6. Pro: Lunch!
Eating at home has saved me hundreds of dollars (that I no longer make anyway). When you consider the $5-$15 one spends in the company cafeteria, delivery or at a local restaurant, that can get to be quite expensive over time. If you’ve ever looked at all your receipts over any given year, imagine how much you could have saved if you never spent a single cent (add gas for travel). Yes, lunch at home may drain the pantry and refrigerator inventory a bit, but you fare better financially, eating leftovers or putting something together.
7. Pro: What To Wear
Since I never (and I mean, never) have a reason to use my webcam, I can wear anything ranging from business casual clothes to pajamas to my raggedy t-shirts. I understand this is not the case for many who do video chats, but even so, if it was me, I would probably wear a decent top over a pair of boxer briefs or sweatpants. Knowing that I don’t have to prep my clothes and spend time looking in my closet is a personal win. Trying to decide what to wear that looks different from the past outfits is a mild nuisance, but a welcome change.
Now working in factories, we had uniforms. But I got tired of the steel-toed boots, white uniform shirt and navy-blue pants that weren’t designed to accommodate my big behind.
8. Con: Little-To-No Time Off
Working from home, you are expected to clock in under conditions that would normally give you an excuse to call off. Cold/flu symptoms, muscle injuries, surgeries. Many “Work From Home” jobs feel that if you can sit in a chair, you can report to work.
Inclement weather? Not a problem. Clock in.
Sprained ankle? No need for crutches. Clock in.
Diarrhea? Clock in. But sit on a towel.
9. Con: Too Many Distractions
It doesn’t take much to pull me away from what I’m doing. As I mentioned before, two of my sons still live at home and they often have to be told to keep the noise down. If there is an in-house emergency like a burst water pipe or connectivity issue, I’m that guy. They know to tell any door-to-door salesperson that I’m unavailable, but every now and then I do need to speak with someone, albeit briefly.
Being at home, using my own PC, there is too much of a temptation to edit video/photography, progress my book, surf the net or even work on my blog. Having a 32″ Smart FireTV on my desk doesn’t make it any easier either. And my job has made it perfectly clear that if you’re speaking to your team leader and they hear a television in the background, you will be terminated.
Thank God for volume control…
10. Pro: NO MORE LONG HOURS!
I was on call, 24-7. If there was a serious accident or environmental event like an anhydrous ammonia leak or hazardous liquid spill, I had to suit up and hop in the car. Sometimes take a flight, like I did once, ending my 4th of July weekend for an emergency trip to New York.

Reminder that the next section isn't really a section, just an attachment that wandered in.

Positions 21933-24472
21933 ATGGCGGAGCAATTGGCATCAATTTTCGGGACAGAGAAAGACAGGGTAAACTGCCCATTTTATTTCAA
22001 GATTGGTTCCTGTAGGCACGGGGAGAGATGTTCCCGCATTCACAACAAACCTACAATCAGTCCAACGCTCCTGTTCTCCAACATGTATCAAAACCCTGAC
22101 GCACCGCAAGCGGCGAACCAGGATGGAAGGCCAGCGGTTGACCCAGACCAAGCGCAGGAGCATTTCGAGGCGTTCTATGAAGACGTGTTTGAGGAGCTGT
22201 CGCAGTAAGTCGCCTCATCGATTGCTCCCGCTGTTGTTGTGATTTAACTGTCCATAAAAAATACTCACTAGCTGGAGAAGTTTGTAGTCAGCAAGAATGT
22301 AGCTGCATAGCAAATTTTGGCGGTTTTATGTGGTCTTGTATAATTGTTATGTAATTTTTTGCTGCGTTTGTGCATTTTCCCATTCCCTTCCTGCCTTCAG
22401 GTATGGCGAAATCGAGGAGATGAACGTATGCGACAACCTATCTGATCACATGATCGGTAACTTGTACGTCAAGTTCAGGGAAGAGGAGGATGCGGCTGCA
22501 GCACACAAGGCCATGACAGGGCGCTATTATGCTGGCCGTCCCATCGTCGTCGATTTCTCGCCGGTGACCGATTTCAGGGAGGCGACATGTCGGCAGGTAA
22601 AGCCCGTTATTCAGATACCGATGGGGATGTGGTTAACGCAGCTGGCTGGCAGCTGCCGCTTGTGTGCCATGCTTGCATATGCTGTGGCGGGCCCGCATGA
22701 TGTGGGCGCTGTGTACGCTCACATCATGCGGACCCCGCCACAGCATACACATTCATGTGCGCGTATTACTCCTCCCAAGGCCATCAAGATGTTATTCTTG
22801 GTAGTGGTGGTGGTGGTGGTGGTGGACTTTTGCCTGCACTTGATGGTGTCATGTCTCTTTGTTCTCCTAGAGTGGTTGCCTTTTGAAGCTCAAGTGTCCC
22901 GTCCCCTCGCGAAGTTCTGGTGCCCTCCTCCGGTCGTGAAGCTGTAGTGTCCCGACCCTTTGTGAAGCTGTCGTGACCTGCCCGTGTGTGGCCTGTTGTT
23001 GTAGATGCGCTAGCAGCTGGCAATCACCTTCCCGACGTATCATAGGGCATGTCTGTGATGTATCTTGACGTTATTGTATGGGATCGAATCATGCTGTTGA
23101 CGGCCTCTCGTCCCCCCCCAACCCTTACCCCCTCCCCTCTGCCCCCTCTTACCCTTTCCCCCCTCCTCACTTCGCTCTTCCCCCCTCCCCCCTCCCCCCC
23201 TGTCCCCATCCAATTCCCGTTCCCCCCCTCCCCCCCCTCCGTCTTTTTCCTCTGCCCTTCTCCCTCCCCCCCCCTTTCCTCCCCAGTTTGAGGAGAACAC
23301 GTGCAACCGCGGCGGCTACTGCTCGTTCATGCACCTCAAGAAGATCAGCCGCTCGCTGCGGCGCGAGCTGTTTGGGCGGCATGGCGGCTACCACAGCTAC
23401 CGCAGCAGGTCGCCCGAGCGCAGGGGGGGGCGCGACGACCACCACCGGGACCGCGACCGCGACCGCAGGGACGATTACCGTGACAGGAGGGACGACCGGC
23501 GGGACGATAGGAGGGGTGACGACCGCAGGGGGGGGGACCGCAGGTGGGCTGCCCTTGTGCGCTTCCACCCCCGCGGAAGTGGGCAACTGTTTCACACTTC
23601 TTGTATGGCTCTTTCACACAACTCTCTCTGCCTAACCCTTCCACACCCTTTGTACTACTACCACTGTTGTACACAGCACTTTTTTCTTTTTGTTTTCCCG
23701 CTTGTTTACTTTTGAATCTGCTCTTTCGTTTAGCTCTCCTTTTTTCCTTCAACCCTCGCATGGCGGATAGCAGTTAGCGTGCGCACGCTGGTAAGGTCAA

Then there was the mentally arduous task of overseeing accident investigations, investigative reports, training on 3 different shifts, federal inspections, unnecessary presentations and other job responsibilities that kept me from home. This was one of the reasons my doctor was so concerned. My stress level from my last factory was at an all-time high.
And being salaried, overtime was not an option, it was an expectation. I see now that 50–60-hour work weeks were the norm. And if you tell me “That’s why you make the big bucks”, you can keep that line. In the end, I see that my sacrifices of family time and mental health were appreciated by absolutely zero companies.
On this job, not only are you NOT expected to work overtime, but it is also not permitted unless they need volunteers.
My core work hours are 8:30 – 4, with an option to work as early as 8 and as late as 4:30.
And I don’t even have to walk to the parking lot.
And that’s it! There are other reasons, many of which are commonly known to any and everyone sitting at their computer, hoping a naked spouse or child won’t walk into camera view. But these are my reasons.
But after all is said and done, despite my drop in salary, I’m cool with waking up with just enough time to shower, put on some sweats and a t-shirt and grab a bowl of Honey, Oats & Raisins Cereal with some buttered toast and orange juice.
No more slipping in the driveway that my sons should have shoveled and salted the night before.
No more silent prayers to keep from choking that condescending co-worker.
And no more high blood pressure…
Got a Pro or Con you’d like to share about working from home? Leave it in the Comments section below! And be sure to sign up at the bottom to receive email notification of future posts from Kenny’s Camera, Cooking & Crazy Confessions at ZootsBlogSpot!